In this future life, I have everything I need.

Time. Space. Talent. Skills. Luck. Support. Health. Wealth. Any barriers in my way have dissolved, and everything has worked out perfectly. And on my dream day, I get to look around this glittering future and see what I’ve built.

I take a walk around my home, looking at the decor and furnishings, the books on the shelves, the art on the walls, the clothes hanging in the wardrobe and any other details I’m curious about. I look at my workspace, and the body of work I’ve created. 

I see what I eat, how I stay fit and well. Who I’m hanging out with: my friends, my team, my tribe. What a typical working day looks like, for me. And what I do for fun.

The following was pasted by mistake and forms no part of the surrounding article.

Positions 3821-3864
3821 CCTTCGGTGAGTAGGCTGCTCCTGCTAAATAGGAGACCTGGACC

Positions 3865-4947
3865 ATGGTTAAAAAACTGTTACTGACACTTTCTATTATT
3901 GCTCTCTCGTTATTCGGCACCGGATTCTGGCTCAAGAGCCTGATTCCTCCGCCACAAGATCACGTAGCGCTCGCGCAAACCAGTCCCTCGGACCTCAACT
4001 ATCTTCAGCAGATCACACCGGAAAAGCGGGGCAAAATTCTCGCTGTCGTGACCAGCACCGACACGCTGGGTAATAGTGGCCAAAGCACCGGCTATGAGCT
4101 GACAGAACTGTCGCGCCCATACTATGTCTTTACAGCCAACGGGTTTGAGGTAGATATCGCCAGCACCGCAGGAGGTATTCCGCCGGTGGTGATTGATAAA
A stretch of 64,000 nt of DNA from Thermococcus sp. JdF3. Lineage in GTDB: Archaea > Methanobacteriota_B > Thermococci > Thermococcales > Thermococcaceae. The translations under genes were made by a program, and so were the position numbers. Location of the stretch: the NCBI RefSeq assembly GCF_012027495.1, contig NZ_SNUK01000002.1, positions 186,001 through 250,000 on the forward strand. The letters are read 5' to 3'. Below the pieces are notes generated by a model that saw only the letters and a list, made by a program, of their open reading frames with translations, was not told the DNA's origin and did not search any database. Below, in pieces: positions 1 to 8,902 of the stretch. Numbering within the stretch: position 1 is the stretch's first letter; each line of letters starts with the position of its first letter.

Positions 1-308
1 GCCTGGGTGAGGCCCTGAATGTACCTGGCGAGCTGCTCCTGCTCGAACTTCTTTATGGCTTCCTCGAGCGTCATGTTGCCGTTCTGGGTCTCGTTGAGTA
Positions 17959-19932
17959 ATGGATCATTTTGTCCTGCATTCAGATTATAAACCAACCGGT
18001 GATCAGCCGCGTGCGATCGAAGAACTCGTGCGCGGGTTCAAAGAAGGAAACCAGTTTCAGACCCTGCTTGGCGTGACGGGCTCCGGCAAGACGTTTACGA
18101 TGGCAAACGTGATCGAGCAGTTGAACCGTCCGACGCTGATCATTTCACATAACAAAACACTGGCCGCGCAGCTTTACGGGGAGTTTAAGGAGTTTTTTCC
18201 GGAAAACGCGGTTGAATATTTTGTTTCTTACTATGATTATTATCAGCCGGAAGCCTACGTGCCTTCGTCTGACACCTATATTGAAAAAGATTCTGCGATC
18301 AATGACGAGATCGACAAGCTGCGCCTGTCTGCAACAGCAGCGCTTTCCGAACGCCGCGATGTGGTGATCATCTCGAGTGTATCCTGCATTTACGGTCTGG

Sometimes I’ll meet my future self.

(Though in truth, she never looks much like me.) Sometimes she has advice, or a message. Sometimes she just grabs me by the hand and somehow imparts memories of great holidays, exciting trips, fun days with friends, major life events.

The experience is different every time I do it. Sometimes it’s fuzzy on detail, sometimes it’s hyper-specific. But there are always common themes. 

Writing is always a part of it, for me. My home is warm, comfortable but also uncluttered. It’s rarely in a city, these days. Year after year, it gets smaller too as I yearn more for simplicity, space and time than for stuff.

Even though I am older, I am always fitter, healthier. And although I have plenty of time alone, I’m also surrounded by love and laughter, with creative and interesting friends.

When I’ve seen enough, I leave this ideal future.

I travel back towards the present, to a time about five years from now.